Last night I was packing all my personal belongings into the two suitcases I brought to Lyon. The family is moving, so I’m moving too. This year has been one of what feels like perpetual movement, from “home” in Baltimore to various farms–about six, in total–to family in Western Maryland and vacation in Eastern Maryland, to Sweden, England, France.
Every time I pack my things, I get a little better at it. This time is no different. I’m not necessarily faster, but I am more relaxed, more organized, and more precise. And, most importantly, I discover what I do not need.
Last night, I realized I did not need probably half of my clothing. Or the camp mirror that broke during the flight over here. Or the alarm clock (I use my phone). I also find a few things I would be so sad to part with. The tee shirt I’ve been wearing since I was 10 or 12, the jacket I bought at a cool thrift store in DC when I went to get my French visa, the perfume I bought just a few days ago but have already come to appreciate as part of my routine.
Before the New Year’s party I went to, one of my necklaces broke. At first I was horrified, but then I realized- not a big deal. Then the backing of an earring fell off, probably while I was dancing. No problem. I found Rolling Stone magazines in the bathroom and felt suddenly at home. (It has become a small tradition for me to buy a Rolling Stone when I fly from the U.S.)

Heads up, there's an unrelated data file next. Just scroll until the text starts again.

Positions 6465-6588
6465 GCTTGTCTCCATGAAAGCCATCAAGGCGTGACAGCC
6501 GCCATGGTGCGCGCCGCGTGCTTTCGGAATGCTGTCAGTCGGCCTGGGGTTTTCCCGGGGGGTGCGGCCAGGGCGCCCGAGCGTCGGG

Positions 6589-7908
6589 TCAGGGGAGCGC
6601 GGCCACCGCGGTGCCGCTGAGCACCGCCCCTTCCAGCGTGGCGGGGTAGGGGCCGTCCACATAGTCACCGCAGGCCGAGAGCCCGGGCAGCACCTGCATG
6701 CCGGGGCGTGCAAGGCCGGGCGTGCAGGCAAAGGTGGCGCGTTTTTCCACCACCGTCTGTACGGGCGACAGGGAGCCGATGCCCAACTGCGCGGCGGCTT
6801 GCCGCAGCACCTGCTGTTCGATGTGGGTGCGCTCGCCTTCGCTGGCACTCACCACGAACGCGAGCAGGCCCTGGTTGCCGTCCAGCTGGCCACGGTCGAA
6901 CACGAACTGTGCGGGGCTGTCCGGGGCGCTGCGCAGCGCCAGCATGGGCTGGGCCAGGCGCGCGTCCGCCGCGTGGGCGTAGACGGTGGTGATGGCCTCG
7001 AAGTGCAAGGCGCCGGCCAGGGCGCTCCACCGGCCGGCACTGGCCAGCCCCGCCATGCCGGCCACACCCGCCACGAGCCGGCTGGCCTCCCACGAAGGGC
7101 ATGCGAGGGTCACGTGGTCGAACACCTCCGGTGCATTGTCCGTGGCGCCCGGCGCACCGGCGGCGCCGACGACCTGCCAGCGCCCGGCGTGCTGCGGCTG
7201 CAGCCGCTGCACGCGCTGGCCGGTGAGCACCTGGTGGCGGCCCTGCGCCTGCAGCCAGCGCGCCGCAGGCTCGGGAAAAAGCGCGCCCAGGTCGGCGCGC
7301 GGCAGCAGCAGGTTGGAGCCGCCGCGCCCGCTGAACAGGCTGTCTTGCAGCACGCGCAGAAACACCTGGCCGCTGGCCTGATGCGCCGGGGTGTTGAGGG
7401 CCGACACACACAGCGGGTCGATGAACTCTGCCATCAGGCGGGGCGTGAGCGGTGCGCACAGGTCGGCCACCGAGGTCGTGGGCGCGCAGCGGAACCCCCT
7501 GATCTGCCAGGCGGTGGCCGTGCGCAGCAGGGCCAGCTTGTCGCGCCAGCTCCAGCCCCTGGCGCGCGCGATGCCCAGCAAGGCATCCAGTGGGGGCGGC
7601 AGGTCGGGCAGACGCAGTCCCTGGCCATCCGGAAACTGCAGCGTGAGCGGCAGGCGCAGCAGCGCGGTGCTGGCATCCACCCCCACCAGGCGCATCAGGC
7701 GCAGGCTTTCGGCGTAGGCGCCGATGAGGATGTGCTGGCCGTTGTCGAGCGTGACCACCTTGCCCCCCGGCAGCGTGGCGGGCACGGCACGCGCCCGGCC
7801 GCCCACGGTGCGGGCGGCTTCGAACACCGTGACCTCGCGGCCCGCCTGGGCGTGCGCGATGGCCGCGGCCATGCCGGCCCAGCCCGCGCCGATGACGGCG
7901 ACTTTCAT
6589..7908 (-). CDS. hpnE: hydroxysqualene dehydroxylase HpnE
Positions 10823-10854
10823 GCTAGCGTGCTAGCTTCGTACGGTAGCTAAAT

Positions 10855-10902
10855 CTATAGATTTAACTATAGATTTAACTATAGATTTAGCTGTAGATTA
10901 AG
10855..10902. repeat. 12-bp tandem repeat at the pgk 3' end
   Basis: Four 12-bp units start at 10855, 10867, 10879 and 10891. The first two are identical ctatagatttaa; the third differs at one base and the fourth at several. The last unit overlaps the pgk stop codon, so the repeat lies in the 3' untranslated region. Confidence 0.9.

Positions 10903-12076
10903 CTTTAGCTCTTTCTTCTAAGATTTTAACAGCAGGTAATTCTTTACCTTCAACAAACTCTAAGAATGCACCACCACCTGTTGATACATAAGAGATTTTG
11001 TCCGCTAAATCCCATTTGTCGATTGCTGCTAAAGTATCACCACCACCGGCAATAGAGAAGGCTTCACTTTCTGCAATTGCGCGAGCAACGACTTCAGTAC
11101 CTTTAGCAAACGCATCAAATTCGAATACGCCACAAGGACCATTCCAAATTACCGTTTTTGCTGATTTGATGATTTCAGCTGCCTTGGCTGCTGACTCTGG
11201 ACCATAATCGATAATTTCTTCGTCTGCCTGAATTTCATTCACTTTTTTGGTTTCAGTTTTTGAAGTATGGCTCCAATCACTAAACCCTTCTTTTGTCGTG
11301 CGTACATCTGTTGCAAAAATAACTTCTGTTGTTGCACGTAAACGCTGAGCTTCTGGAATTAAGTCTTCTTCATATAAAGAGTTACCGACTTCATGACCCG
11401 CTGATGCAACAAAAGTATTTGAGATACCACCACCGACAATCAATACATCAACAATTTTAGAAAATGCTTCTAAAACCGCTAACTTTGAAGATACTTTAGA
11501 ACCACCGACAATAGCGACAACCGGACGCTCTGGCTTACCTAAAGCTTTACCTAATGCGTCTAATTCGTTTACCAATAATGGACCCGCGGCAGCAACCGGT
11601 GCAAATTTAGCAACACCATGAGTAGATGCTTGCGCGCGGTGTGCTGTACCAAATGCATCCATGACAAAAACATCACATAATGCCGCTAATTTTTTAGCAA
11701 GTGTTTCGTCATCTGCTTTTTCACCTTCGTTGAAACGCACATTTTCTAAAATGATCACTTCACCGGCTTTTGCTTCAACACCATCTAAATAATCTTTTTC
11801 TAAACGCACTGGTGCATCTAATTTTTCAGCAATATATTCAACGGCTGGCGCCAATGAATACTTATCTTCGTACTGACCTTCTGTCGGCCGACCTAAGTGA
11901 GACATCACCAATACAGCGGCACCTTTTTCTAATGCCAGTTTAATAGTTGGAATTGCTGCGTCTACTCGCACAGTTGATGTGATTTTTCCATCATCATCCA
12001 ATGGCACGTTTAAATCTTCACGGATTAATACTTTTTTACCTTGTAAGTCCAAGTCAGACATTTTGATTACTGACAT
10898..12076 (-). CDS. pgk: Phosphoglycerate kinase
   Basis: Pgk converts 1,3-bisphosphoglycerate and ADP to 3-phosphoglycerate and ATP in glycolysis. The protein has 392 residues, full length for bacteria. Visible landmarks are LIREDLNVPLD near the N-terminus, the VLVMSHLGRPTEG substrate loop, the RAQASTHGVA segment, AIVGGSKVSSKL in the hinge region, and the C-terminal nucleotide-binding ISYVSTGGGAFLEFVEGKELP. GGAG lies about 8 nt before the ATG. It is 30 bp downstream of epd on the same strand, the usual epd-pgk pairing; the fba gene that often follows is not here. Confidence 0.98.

At the stroke of midnight, the party came alive; everyone stood and did the peculiar (to me) kiss-on-the-cheek thing (faire la bise)–to everyone in the room. Bonne année! For me, it was not a familiar scene, but the meaning of the gesture was familiar. Fraternité, egalité, liberté. Forgetting the worries of the year past, we look forward with hope to the new year. And to do that successfully, we need each other.
I struggle to write this because I really need to finish packing and I have been speaking French for the past twelve hours, so my brain is still in that mode (in my head, this is all in a French accent and I’m translating half of it as I go), but I also struggled for weeks before trying to come with the theme for this post. It’s not for lack of ideas, it’s for lack of an ability to properly encapsulate all I feel about New Year’s.
As a celebration, it’s superb. It is truly egalitarian and hopeful and celebratory, and at the same time we are reminded to reflect. This is really all I could ask for from a holiday. But on top of that, we also make a point of gathering with friends and people we quickly turn into friends; we reaffirm our links with our community and we forge new alliances. While I am so often hopeless and despairing, New Year’s is a time which never fails to uplift.
This morning I awoke, I went to the window to find the sun, and although it is just another day in the calendar, I felt more strongly than usual the turning of the day. I arose with the taste of possibility mingled in champagne breath. My morning bath was a small baptism. And now I am about to fly (in an airplane, but still).
While on the whole I do not have much more hope for the human population than I did yesterday, I do have hope in finding shreds of community and piecing them together like a quilt. I do have hope in the universe itself, and the ability for life to continue even if that is not human life or life as we know it. Writing this, I’ve had the Sweet Honey in the Rock version of “Redemption Song” running through my head. I recommend looking it up, but as I could not find it on youtube, I will conclude this post–and begin the new year–with an old favorite of mine which somehow seems appropriate.